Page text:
Osborne's crowd-pleasing budget creates new challenges

An overhaul of stamp duty, a scaling back of tax breaks for bankers and a ‘Google tax’ are all likely to please British voters, but the measures will do little to fix the budget deficit.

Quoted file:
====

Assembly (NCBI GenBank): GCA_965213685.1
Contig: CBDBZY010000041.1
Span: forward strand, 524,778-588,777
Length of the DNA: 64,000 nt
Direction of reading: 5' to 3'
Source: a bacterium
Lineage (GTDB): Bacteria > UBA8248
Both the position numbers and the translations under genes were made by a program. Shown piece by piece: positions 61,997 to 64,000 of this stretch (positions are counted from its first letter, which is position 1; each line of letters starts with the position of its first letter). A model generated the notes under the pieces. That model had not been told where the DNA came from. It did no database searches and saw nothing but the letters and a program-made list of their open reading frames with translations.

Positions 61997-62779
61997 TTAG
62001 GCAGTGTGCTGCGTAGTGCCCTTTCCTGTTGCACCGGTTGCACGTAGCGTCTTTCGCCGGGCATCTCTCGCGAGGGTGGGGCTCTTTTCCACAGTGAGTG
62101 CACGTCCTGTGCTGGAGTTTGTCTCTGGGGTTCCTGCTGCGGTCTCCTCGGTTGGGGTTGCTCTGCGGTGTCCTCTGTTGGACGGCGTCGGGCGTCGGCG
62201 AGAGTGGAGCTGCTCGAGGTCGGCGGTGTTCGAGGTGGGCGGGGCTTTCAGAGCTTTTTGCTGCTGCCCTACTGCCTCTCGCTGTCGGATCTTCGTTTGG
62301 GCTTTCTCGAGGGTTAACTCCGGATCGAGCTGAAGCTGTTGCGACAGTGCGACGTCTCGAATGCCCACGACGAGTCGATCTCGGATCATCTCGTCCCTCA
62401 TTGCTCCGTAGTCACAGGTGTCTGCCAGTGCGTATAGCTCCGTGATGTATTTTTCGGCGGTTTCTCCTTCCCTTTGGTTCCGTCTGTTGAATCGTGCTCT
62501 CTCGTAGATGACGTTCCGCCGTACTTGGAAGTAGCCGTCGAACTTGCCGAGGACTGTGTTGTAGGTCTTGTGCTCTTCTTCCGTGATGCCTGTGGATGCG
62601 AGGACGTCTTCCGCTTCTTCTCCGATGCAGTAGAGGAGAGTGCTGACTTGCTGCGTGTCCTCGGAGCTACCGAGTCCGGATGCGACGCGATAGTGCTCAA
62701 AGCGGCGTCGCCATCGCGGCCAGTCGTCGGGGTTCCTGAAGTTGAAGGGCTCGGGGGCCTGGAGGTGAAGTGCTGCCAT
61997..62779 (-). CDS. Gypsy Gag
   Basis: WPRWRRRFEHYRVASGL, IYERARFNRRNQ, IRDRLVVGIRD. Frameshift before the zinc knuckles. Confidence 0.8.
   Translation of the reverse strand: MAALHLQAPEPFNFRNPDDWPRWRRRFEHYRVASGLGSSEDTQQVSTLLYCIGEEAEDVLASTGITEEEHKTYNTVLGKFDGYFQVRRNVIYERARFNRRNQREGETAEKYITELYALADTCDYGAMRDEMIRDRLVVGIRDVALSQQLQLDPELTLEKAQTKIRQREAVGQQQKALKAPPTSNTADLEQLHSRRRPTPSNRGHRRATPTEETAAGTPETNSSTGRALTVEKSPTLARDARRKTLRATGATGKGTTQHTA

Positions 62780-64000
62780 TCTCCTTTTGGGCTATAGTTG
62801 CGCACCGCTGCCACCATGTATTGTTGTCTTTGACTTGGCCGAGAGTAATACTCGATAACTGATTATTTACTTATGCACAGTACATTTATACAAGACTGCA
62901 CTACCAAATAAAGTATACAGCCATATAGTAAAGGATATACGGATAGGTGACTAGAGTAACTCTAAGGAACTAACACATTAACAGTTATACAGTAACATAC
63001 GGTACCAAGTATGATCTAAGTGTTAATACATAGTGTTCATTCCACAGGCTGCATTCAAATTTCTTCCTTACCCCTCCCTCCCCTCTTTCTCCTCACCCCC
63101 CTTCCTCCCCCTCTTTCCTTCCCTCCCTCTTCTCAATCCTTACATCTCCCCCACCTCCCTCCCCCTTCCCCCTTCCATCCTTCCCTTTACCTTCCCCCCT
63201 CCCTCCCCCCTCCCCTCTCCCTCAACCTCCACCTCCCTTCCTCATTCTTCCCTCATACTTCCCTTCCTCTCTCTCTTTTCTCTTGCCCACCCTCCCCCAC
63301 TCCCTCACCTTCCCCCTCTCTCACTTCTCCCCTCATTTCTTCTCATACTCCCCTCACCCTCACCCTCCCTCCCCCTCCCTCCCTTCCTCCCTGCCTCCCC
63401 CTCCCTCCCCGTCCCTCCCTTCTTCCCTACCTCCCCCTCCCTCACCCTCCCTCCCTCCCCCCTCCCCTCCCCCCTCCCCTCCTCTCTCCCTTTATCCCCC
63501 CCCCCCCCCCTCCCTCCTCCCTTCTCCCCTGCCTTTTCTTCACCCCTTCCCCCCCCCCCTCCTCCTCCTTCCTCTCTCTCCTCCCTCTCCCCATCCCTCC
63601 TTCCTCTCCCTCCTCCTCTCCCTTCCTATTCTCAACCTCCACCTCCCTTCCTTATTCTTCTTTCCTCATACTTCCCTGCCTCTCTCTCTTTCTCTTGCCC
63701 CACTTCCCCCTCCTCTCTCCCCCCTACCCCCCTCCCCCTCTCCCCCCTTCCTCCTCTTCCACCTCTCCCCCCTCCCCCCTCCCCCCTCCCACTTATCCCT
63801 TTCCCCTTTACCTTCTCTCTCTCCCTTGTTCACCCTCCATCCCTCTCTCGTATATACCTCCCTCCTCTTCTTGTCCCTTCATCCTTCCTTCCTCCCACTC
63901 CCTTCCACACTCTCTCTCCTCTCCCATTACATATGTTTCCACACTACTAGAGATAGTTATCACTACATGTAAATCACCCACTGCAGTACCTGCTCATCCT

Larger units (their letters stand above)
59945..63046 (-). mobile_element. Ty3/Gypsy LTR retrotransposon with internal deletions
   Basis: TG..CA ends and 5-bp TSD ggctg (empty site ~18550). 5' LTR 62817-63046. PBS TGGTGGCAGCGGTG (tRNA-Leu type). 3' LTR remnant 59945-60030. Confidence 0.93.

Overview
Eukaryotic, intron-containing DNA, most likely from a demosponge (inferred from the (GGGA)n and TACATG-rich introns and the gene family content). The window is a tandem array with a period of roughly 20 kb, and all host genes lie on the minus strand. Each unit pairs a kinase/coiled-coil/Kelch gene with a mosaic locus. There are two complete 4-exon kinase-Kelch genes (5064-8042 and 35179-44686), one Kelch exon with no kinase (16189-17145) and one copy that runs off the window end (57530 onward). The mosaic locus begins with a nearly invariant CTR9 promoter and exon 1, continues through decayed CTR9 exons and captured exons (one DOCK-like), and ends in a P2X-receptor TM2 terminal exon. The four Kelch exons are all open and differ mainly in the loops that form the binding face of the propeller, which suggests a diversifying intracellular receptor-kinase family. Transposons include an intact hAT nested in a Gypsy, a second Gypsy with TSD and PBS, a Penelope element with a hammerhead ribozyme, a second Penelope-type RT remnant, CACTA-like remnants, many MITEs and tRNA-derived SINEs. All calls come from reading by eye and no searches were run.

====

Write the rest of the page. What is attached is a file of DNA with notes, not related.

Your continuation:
There was a time when Britain’s annual budget was a closely kept state secret. The Chancellor of the Exchequer would disappear into purdah weeks before he told the House of Commons what he proposed. In 1947, the Chancellor, Hugh Dalton, resigned after he blurted details of his budget to the political correspondent of the London Evening Star, which rushed into print before Dalton began to speak. In a TV age, that resignation appears more than old fashioned. It is history.


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